Paul Barry

From Wikipedia, the free encyclopedia
Jump to: navigation, search
For the football player, see Paul Barry (American football). For the songwriter, see Paul Barry (songwriter). For the American polo player, see Paul W. Barry.

Paul Barry (born 1952) is a British-born, Australian-based journalist, who has won many awards for his investigative reporting.


Barry started his journalistic career in London, as an economics correspondent for Investors Chronicle. In 1978 he joined the BBC as a reporter for The Money Programme, Newsnight, and then Panorama. In 1986 he moved to Australia and started work with the Australian Broadcasting Corporation.

From 1987 to 1994 he worked as an investigative reporter for the ABC's flagship current affairs program Four Corners specialising in economic matters, government departmental failures and corporate governance. A series of reports on disgraced businessman Alan Bond (and his company Bond Corporation) brought his work to national prominence in 1993. He also wrote the book The Rise and Fall of Alan Bond and a TV report on the Wittenoom industrial disaster, "Blue Death".[1]

In 1995, Barry joined the Seven Network to present a short-lived news program The Times. He was later the presenter of the current affairs program Witness in 1997. He then returned to the ABC to host the Media Watch program in 2000. He was effectively sacked from this show by ABC head Jonathan Shier after a controversial interview with ABC Director Donald McDonald on the subject of government funding for the ABC.[2] However, in August 2010, Barry acted as Media Watch's temporary host for three months while Jonathan Holmes took long-service leave.[3]

In 2001 he published a book, "Going for Broke – How Alan Bond Got Away with It". For the next two years he wrote for The Sydney Morning Herald, winning an additional Walkley Award exposing a tax scam involving prominent barristers in Sydney. He has served as a Walkley Award judge[4] and on a past Walkley advisory board.[5] He also wrote a book Rich Kids, documenting the collapse of One.Tel. In 2004 he moved to Channel 9 to work as an investigative reporter for 60 Minutes . In February 2011, Alan Bond published a rebuttal[6] of an article written by Barry in December 2010 about Bond's investment in Global Diamond Resources Plc.[7]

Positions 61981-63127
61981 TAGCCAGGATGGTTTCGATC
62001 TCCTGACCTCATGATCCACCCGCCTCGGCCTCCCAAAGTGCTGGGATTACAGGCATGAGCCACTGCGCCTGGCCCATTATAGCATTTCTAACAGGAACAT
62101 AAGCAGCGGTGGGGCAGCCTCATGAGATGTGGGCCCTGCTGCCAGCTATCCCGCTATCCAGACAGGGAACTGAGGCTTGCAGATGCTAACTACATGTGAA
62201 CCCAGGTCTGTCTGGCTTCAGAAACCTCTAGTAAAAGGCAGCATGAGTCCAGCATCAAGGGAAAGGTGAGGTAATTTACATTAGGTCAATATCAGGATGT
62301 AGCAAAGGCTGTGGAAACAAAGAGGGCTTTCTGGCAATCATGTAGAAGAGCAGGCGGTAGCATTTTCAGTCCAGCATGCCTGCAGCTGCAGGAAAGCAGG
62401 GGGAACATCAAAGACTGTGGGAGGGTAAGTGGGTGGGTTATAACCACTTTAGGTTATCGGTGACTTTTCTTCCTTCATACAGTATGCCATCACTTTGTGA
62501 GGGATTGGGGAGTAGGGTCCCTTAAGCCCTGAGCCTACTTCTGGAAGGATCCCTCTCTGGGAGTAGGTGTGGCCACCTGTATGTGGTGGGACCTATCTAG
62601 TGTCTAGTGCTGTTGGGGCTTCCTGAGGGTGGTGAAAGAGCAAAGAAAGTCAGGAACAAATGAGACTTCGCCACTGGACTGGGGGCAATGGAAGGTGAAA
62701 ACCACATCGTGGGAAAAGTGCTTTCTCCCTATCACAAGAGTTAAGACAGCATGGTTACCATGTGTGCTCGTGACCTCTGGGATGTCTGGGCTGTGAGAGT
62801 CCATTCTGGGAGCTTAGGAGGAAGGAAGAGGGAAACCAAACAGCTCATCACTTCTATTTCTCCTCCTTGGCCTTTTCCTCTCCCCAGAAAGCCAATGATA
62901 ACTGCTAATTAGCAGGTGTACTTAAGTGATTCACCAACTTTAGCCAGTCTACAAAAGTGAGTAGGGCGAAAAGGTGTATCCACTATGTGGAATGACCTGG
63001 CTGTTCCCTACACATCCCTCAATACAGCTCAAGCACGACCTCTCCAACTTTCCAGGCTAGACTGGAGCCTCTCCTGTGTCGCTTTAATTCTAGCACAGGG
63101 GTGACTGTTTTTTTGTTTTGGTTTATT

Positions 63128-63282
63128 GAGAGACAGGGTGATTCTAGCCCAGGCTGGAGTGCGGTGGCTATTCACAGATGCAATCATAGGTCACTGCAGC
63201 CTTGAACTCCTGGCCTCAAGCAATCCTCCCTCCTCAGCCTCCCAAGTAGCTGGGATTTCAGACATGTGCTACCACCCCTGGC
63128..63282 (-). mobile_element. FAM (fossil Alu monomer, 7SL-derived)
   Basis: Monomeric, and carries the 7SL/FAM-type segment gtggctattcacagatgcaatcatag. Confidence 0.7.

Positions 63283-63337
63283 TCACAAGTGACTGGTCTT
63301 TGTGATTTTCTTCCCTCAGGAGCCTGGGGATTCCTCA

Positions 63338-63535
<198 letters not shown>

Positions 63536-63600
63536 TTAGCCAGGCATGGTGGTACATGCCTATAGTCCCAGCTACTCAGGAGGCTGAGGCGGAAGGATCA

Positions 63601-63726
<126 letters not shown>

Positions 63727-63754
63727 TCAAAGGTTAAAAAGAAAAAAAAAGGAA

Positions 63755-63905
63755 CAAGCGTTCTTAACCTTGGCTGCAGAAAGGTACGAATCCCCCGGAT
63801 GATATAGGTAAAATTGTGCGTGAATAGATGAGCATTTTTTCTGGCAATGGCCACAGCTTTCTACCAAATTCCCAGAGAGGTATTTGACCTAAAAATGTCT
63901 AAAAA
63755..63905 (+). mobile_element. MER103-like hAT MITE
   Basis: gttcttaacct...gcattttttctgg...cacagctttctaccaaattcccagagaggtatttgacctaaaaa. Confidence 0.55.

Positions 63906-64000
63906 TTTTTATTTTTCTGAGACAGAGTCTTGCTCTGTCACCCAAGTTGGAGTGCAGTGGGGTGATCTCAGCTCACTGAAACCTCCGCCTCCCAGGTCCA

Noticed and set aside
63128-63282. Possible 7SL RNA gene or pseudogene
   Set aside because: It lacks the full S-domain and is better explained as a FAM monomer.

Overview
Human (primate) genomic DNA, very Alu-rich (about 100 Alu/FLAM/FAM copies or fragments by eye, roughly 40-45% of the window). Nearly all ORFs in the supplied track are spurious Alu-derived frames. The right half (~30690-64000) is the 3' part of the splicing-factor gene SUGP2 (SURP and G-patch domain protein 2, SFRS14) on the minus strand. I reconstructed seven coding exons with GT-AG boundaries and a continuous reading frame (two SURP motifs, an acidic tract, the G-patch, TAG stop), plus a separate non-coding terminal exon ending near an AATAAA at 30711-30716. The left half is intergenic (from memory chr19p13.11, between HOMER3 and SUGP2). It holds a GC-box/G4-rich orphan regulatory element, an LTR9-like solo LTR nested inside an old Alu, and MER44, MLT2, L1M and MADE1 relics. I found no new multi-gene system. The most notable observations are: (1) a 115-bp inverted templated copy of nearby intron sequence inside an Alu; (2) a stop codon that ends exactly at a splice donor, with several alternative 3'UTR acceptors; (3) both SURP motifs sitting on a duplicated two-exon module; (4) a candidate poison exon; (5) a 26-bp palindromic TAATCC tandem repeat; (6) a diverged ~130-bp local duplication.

In 2006, Barry released a biography on Australian cricketer Shane Warne, called Spun Out. Extracts of the book were published in The Age's Good Weekend magazine, and some of the content was controversial.[8]

During October 2009, Barry was the subject of criticism from Australian business identities for his 2009 unauthorised biography of media and gambling mogul James Packer. The book details relations between the younger Packer and his father Kerry, citing anonymous sources as stating the pair had a difficult relationship, and that James was "relieved" by his father's death. Business leaders and friends of the Packers including former Nine Network CEO Eddie McGuire and mining tycoon Andrew Forrest defended James Packer.[9] Upon launching the book, Barry dismissed the criticism, calling the book "fair" and "considered"[10]

In August 2011 Barry was appointed as a senior writer at Private Media's The Power Index, "a free website [which] offers daily news, views and features about power and influence in Australia."[11]

On 3 July 2013, Barry returned as the host of Media Watch following the earlier decision of Jonathan Holmes to leave the show.[12][13]


  • 1993 Logie Award for Best Public Affairs Report, ABC Four Corners "Other People's Money"
  • 1993 Walkley Award for Best Business Report, ABC Four Corners "Rich man, poor man"
  • 2001 Walkley Award for Best News Report, Sydney Morning Herald "Tax Cheats"
  • 2011 Blake Dawson Business Literature Prize[14]



External links[edit]

Media offices
Preceded by
Richard Ackland
Presenter of Media Watch
Succeeded by
David Marr
Media offices
Preceded by
Jonathan Holmes
Presenter of Media Watch
Succeeded by